Archive ref no: NCA-18780
Commission Voices Serious Concerns Over Home Ministry Letter Hitting on the Independence of NHRC
The National Human Commission expressed its serious concerns over a letter sent to the Commission from the Home Ministry in which the Commission has been accused of preparing biased reports and also calls for the inclusion of representative of the security forces in the Commission’s human rights investigation teams.
The letter from the Ministry dated 29 March 2004 stated that the Commission has been "…preparing one-sided reports sending the message to the public and also to the international community that the security forces are causing atrocities, thereby tarnishing the image of the security forces…", raising questions on the Commission’s impartial activities, and has therefore drawn serious concern of the Commission. The letter also stated that "while deploying the teams for investigation of complaints against the security forces, the Commission and other organizations have to compulsorily inform local security forces and include a representative from security forces in the investigation team", which clearly seeks to undermine the impartiality and independence of the Commission and is in contravention of the provisions of the Human Rights Commission Act, 2053.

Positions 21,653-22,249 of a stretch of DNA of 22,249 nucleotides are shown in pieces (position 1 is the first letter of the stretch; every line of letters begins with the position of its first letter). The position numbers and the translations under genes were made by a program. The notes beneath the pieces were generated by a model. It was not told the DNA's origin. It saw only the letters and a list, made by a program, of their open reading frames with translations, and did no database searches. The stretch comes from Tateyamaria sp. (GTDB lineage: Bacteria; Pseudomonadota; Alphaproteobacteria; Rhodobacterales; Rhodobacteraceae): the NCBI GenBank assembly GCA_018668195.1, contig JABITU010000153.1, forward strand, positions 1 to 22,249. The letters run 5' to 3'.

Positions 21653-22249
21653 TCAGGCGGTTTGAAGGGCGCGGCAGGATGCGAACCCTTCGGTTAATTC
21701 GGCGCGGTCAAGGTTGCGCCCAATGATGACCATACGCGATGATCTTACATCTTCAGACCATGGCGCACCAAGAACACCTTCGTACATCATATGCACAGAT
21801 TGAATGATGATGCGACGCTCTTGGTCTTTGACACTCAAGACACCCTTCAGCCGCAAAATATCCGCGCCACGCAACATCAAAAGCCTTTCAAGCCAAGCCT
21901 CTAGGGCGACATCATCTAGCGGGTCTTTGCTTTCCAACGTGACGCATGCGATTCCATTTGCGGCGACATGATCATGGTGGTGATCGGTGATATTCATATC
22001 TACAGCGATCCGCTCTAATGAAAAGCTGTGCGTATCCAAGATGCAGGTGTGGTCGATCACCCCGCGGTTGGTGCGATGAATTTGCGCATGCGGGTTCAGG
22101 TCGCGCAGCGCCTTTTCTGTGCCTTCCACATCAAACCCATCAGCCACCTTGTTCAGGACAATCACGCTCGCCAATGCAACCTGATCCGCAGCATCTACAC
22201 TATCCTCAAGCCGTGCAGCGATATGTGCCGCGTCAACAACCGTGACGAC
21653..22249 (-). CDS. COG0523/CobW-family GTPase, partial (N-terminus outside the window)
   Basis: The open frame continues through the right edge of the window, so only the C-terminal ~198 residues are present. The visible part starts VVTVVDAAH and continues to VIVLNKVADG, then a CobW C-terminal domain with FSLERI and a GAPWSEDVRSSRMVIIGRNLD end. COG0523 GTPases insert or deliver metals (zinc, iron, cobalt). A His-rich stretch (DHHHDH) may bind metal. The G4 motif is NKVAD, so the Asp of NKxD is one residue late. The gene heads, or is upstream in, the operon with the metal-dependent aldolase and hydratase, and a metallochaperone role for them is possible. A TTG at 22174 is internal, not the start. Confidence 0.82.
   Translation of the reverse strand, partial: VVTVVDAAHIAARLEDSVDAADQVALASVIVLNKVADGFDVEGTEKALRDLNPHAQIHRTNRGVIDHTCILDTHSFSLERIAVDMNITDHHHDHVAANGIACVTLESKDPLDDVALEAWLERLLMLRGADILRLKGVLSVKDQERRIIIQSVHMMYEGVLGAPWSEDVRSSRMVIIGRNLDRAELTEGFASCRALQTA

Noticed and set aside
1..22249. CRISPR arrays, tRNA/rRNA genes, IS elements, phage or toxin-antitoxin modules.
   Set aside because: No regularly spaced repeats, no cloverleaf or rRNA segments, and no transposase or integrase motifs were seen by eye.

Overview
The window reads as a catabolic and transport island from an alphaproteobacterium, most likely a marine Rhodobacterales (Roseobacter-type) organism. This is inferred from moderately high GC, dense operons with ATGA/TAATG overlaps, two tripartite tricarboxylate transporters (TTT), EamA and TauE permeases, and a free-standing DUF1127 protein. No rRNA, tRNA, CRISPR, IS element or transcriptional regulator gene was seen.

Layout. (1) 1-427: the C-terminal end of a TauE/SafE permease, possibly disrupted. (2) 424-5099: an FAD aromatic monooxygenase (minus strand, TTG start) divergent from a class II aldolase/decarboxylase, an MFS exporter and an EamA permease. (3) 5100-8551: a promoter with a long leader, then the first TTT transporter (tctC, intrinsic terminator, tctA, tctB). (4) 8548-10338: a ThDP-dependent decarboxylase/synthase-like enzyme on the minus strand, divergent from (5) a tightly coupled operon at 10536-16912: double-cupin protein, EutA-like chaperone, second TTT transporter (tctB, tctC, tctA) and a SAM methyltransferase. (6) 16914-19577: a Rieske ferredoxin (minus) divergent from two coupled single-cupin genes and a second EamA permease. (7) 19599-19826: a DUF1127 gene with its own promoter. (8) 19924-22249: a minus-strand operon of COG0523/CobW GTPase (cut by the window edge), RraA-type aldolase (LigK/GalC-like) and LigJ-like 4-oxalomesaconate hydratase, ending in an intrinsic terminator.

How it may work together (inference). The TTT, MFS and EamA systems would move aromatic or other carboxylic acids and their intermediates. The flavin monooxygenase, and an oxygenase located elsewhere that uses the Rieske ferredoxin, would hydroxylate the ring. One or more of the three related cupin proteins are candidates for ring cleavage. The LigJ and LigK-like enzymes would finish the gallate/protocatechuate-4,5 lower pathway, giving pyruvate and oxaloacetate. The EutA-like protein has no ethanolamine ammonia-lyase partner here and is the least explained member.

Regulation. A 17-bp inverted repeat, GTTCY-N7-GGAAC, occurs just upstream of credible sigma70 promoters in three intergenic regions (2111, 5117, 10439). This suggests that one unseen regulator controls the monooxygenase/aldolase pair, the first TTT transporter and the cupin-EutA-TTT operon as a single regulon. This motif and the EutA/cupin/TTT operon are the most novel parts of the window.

The Commission is surprised that the letter from the Home Ministry has disregarded the declaration made on March 26, 2004 by Rt. Hon. Prime Minister Surya Bahadur Thapa on "His Majesty’s Government’s Commitment Towards Implementation of Human Rights and International Humanitarian Law", and undermines the Commission’s impartial activities and its prestige. The Commission has therefore taken the letter from the Home Ministry as an illegal attempt to intervene in its activities.
The Commission considers it regretful that such a letter has been sent to it at a time when the Commission’s role as an independent organization and its active role in the protection of human rights is drawing serious national and international attention. The Commission also drew attention to the fact that the security agencies have also in the past charged the Commission of being biased, and such charges have proven to be false as evidenced by the fact that the security agencies themselves have accepted their mistakes in operations such as those in Doramba and Chisapani, among several other incidents. As per the Commission’s decision of 1 April 2004, the Commission has requested for measures to be taken in the future for the prevention of such interventions on the Commission’s activities on the basis of such imaginary issues. The Commission is confident that attention will be drawn to this issue and necessary action will be taken on those initiating such correspondence.
Kedar Prasad Paudyal